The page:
Muddymoles: Mountain biking (MTB) in the Surrey Hills and Mole ValleyMuddymoles: Mountain biking (MTB) in the Surrey Hills and Mole Valley

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Endura explores the onesie idea

Posted by Matt | January 24, 2018 | 5 comments so far

Endura MT500 MTB onesie
I nearly called the MTB onesie a trend, but I still think it’s probably too soon for that.

Back in November I posted about the latest idea for MTB clothing, an MTB onesie from Dirtlej and Vaude – purpose made to look like a regular jacket and trousers combo but hiding a dirty secret. Now Endura have decided to explore the idea.

At the Core Bike show this week – covered elsewhere, including enduro-mtb.com (from where I borrowed this picture) – Endura were showing their MTB onesie for the first time. Based on an MT500 jacket and trousers it looks relatively normal except it is a one-piece.

As I said back in November, I can definitely see an attraction for this sort of kit, the idea being to remove all your mucky kit in one go. This has a lot going for it, especially as a means of returning to normality after a day at a muddy trail centre, for example.

The Endura version is actually a pretty technical piece of clothing as the MT500 range is their high end kit. It’s fully waterproof but very breathable, being made from Exoshell60 3-layer fabric. The Endura MTB onesie comes with zip-off lower legs as well, to provide a bit more flexibility and broaden the MT500 onesie appeal. I suspect it won’t be long before we see the zip off leg idea added to the regular MT500 trouser but that’s just a guess.

All this technology and reputation for quality comes at a hefty price though – about £400 apparently when it finally goes on sale this Autumn (2018). That’s not an inconsiderable amount and is a step up from buying an MT500 jacket and trousers separately (which at current RRP would be £340). Personally I would also like to see the two halves of the onesie available in different colours, although I’m not suggesting D’Andy levels of couture.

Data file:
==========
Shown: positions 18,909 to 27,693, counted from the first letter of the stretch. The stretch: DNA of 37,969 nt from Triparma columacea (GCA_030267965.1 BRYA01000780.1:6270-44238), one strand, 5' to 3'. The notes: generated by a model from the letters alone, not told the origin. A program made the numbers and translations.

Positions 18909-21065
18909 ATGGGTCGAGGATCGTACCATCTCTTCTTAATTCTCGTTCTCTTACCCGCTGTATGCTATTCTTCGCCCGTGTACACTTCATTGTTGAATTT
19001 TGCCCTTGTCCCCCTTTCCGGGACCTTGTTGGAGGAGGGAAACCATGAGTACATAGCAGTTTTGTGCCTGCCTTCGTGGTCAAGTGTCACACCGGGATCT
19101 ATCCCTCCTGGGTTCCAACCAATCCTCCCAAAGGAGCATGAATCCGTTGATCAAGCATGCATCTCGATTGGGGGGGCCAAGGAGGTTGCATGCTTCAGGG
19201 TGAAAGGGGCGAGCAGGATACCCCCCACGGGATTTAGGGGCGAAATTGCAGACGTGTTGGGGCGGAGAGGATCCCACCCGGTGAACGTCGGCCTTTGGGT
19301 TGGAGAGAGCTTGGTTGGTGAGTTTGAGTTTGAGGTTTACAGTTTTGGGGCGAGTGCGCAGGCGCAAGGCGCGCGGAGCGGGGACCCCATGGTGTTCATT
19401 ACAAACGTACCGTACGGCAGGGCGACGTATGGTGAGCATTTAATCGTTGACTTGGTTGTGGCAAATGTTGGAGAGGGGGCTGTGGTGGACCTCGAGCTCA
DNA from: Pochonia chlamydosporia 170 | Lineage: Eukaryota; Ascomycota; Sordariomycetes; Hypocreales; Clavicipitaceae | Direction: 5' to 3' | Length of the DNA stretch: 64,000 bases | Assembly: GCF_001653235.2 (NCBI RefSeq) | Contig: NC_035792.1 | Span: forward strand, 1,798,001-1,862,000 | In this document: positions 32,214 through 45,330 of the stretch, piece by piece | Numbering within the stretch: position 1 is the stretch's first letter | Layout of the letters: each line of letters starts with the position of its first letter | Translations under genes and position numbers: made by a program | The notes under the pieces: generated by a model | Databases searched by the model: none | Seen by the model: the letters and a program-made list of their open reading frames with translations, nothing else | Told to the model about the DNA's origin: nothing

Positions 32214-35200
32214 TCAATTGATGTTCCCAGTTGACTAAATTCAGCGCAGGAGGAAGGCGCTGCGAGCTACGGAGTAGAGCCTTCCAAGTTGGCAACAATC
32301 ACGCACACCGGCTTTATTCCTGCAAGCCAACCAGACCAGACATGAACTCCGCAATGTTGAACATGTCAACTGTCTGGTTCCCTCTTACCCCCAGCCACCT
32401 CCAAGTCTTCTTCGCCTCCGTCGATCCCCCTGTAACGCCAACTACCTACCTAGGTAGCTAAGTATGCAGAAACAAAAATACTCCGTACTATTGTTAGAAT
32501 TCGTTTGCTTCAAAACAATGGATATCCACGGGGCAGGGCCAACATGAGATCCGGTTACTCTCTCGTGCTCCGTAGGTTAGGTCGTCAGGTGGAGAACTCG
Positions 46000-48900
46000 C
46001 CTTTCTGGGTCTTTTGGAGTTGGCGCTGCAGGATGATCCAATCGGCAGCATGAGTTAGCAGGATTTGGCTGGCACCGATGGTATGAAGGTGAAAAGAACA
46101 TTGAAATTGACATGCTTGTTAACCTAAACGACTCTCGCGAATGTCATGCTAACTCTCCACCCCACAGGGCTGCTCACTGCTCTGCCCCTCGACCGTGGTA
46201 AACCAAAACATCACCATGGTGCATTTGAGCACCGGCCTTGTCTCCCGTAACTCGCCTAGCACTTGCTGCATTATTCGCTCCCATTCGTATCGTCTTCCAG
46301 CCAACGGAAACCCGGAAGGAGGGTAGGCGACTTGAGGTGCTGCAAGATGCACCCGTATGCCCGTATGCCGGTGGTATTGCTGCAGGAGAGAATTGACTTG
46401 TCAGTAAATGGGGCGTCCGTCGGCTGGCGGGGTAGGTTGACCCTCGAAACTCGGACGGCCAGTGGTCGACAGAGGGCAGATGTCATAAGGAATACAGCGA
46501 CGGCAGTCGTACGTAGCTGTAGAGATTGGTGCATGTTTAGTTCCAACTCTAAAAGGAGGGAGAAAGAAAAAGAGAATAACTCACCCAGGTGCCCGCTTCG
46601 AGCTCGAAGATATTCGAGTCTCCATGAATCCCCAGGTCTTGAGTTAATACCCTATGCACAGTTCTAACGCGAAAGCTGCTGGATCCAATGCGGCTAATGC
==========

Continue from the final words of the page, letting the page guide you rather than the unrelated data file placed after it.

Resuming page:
I remain intrigued by this whole idea. Partly the idea itself, but also wondering at what point does the MTB onsie become the norm? Are we, as mountain bikers merely getting marketed to, or is there genuine benefit from the whole thing?

Filed under 2018, News in January 2018

Matt

About the author

Matt is one of the founding Molefathers of the Muddymoles, and is the designer and main administrator of the website.

Having ridden a 2007 Orange Five for many years he's now running a YT Industries Jeffsy 29er and a Bird AM Zero Boost.

An early On-One Inbred still lurks in the back of the stable as a reminder of how things have moved on. You can even find him on road bikes - currently a 2019 Cannondale Topstone 105 SE, a much-used 2011 Specialized Secteur and very niche belt drive Trek District 1.

If you've ever wondered how we got into mountain biking and how the MuddyMoles started, well wonder no more.

There are 5 comments on ‘Endura explores the onesie idea’

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  1. Elliot says:

    Hmm, suppose I want to take my jacket off at the mid ride cake stop? I’d have to strip off the whole thing. Much to the horror of fellow cake munchers. Suppose I shred the trousers on a bramble? That’s the jacket toast as too. And the price, most of the people I work with have cars worth less than that!!!

    The best that can be said is at least it doesn’t look much like a onesie!

    • Matt says:

      Do you often take your jacket off at cake stops Elliot?! I take your point about damage writing off the whole ensemble, but I think kit like the MT500 range is pretty tough stuff.

      More of a concern for me is that if its not ultra breathable then the window in which to use it is not broad enough to make it worth the cost. If you are regularly out in the worst weather in remote places then that’s a different story. However, in the Surrey Hills I’ve never felt the need for such a high level of technical clothing anyway.

      Glad to see you guys are at least giving the concept some thought!

  2. Gordo says:

    Imagine how simple it would be to get ready for a ride. No more standing in front of the mirror for hours worrying whether my clothes matched nicely.

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